Tuesday, December 17, 2013
► From Boeing — Boeing board authorizes $10 billion share repurchase, raises dividend 50% — “These actions reflect sustained, strong operational performance by our businesses, increasing cash flow, and our confidence in the future,” said CEO Jim McNerney. “Our team’s relentless focus on business execution and competitiveness is providing the financial strength to continue investing in our core businesses while increasing our returns to shareholders.”
EDITOR’S NOTE — Dear Jim:
Congratulations on the company’s huge order backlog for commercial jets, improved operating margins, extraordinary profits and record stock price — all of which make this share repurchase and dividend increase possible. Now, surely, your plan “to continue investing in our core businesses” can include maintaining — not increasing, but merely maintaining — compensation levels for your workforce, who also made all this possible.
Sincerely, The Entire Staff of The Stand
► In today’s Seattle Times — Boeing’s new rewards for investors fuel debate among Machinists — “Is the Boeing board absolutely tone-deaf, or are they deliberately out to enrage the IAM membership?” said Jim Levitt, a 35-year veteran Machinist. “I’m sure this news will go over like a lead balloon on the factory floor. All this while Boeing is out to sharply cut the retirement of its hourly workforce.”
► In the Charleston (SC) Post and Courier — Washington state still in mix for 777X despite collapsed talks with union — Talks between the Machinists union and Boeing collapsed last week, but a Boeing spokesman on Monday said Washington state is still one of the sites being considered for production of the company’s forthcoming 777X passenger jet.
► In today’s Seattle Times — Labor upset with Inslee’s call for new Machinists vote — “The governor is hoping to have a meeting soon with some of the labor leaders who are unhappy with his statement to talk about his position,” said Inslee spokesman David Postman.
► In today’s (Everett) Herald — State rep calls out governor, others over IAM vote — Democratic state Rep. Mike Sells of Everett thinks Gov. Jay Inslee and U.S. Rep. Rick Larsen should give up their taxpayer-funded pensions if they think Machinists should do the same by approving a contract extension with Boeing.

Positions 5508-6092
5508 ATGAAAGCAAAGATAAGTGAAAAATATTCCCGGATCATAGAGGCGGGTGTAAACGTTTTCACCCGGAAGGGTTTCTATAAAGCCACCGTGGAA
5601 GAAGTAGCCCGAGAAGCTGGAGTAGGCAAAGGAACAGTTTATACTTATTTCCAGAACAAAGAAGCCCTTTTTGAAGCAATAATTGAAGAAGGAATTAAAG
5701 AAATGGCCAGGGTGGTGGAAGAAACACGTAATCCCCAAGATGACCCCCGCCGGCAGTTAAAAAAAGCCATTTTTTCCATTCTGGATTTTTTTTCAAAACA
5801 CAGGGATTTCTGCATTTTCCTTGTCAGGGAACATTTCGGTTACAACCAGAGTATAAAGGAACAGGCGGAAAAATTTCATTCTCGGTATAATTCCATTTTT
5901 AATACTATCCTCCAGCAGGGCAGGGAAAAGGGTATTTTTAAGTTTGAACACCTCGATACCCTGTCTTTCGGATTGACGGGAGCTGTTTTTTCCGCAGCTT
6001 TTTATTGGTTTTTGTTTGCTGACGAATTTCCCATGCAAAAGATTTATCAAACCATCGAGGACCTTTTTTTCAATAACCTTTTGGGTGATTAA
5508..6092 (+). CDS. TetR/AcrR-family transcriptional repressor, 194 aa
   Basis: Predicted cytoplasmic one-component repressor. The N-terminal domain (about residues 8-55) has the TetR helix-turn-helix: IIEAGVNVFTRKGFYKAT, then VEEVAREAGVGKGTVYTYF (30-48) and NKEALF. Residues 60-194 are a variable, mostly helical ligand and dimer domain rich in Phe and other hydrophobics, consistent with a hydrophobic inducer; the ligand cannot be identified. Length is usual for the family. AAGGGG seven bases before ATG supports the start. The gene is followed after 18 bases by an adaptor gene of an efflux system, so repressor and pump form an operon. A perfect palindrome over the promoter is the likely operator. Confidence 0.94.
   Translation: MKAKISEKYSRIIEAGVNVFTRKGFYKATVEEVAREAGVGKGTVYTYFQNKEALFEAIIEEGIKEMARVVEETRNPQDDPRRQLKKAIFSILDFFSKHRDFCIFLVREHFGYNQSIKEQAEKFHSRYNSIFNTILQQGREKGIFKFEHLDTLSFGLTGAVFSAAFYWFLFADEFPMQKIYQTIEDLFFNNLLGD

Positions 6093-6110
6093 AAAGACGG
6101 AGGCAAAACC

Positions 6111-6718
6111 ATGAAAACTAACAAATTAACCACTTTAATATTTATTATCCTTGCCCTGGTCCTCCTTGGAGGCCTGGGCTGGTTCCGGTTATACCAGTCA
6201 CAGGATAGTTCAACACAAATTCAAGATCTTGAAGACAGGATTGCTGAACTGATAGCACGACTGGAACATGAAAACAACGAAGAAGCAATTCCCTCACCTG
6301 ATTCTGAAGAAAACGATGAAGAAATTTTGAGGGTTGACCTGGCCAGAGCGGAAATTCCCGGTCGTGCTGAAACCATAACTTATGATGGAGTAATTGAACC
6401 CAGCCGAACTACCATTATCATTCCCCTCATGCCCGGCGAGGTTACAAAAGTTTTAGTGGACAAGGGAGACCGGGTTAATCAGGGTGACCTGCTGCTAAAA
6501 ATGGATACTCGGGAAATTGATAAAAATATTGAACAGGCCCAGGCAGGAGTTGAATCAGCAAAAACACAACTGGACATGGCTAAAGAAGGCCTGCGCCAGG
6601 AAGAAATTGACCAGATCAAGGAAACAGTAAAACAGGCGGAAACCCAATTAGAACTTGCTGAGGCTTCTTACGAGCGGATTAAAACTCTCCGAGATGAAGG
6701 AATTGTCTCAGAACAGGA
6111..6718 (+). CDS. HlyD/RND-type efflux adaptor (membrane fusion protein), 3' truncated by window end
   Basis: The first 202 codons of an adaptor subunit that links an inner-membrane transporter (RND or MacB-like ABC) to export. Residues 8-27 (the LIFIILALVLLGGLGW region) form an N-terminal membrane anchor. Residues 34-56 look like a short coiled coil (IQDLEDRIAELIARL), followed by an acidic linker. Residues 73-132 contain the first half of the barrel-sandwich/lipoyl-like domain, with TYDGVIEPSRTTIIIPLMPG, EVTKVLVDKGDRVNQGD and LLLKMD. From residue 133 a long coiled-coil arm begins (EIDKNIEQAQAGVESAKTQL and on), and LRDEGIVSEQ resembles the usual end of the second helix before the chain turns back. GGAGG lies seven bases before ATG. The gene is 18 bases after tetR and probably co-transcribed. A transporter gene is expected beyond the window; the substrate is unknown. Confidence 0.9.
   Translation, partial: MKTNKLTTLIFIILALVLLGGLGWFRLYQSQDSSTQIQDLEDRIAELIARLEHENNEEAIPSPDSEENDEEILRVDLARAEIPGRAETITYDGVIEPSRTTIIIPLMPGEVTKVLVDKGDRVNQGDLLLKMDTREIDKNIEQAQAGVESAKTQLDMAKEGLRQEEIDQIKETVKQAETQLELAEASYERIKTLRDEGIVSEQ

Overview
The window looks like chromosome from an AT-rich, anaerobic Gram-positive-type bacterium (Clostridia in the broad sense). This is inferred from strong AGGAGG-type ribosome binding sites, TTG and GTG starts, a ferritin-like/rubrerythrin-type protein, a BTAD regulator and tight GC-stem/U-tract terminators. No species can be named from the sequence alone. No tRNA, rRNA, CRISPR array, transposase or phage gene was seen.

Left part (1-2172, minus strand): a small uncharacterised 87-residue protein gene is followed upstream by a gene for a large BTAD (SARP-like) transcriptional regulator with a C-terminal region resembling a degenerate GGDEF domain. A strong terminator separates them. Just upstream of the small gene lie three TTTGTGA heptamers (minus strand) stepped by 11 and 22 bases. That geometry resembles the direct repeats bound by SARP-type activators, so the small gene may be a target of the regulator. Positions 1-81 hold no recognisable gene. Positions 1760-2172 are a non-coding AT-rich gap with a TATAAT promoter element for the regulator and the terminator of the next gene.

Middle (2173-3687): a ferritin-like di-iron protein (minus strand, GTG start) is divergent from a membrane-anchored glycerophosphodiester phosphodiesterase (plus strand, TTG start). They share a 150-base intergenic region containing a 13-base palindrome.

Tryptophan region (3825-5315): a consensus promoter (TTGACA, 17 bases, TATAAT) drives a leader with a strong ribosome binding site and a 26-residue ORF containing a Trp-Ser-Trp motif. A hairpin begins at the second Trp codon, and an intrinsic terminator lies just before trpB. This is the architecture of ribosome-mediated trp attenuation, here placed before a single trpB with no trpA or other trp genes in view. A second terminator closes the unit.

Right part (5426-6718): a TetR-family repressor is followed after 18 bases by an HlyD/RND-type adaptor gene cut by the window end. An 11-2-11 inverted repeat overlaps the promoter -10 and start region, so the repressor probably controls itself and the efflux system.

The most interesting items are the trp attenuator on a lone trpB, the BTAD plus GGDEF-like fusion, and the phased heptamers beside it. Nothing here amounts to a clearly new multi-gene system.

ALSO at The Stand — Outside pressure on Machinists at Boeing is ‘disrespectful’
► From AP — Rally outside Amazon HQ protests German employees’ treatment — On the same day that more than 1,000 workers at Amazon.com in Germany walked off the job in a labor dispute, a few dozen people rallied in solidarity Monday outside the online retailer’s Seattle headquarters.
► In Seattle Weekly — Unions protest at Amazon: ‘We’re humans, not robots’ — The German union, ver.di, seeking to galvanize support for its cause in America, protested outside Amazon’s Seattle HQ on Monday and accused Amazon of engaging in union-busting tactics, refusing to enter into talks with the union, and refusing to pay the same rate set for other German warehouse workers — and instead classify these positions as “logistic workers” because the pay is lower.
ALSO at The Stand — Amazon CEO Jeff Bezos ‘would not survive’ working one week in his own warehouse
► In today’s Seattle Times — Renton hospital’s CEO may face pay cut — to $1M a year — Even if Valley Medical Center’s trustees vote down a two-year extension for the state’s highest-paid public-hospital executive, Rich Roodman’s multimillion-dollar retirement package ensures he’ll walk away a wealthy man.
► In today’s Seattle Times — Paccar CEO Mark Pigott stepping down after 17 years — Truck manufacturer Paccar said that Ronald Armstrong will become its new chief executive officer, becoming its first CEO from outside the founding Pigott family in nearly 50 years.
► In The (B.C.) Tyee — Unions condemn IKEA for ‘anti-worker agenda’ in Richmond fight — “IKEA management at their store in Richmond has adopted a radical anti-worker agenda that opposes unionization campaigns and encourages union decertification.” That’s how a fact-finding commission describes the lengthy, ongoing dispute between IKEA management and unionized workers at the iconic Swedish furniture retailer’s Richmond, B.C. location.
ALSO at The Stand — IKEA lockout aims to bust teamsters in B.C. (July 9, 2013)
► In today’s Seattle Times — No ‘rubber stamp,’ County Council appoints Mia Gregerson to Legislature — The King County Council on Monday bucked the choice of Democratic party activists to fill a vacant state House seat in the 33rd Legislative District. The council appointed SeaTac City Councilmember and Deputy Mayor Mia Gregerson to the state House seat vacated by Dave Upthegrove, who was elected in November to the County Council.
► In today’s News Tribune — No gaps, no drama expected in Inslee’s budget — Every year over the course of the Great Recession and the slow recovery, Olympia has gathered just before Christmas for the answer to the question: How would the governor balance the budget? But for the first time in six years, it’s December and the budget is already in balance.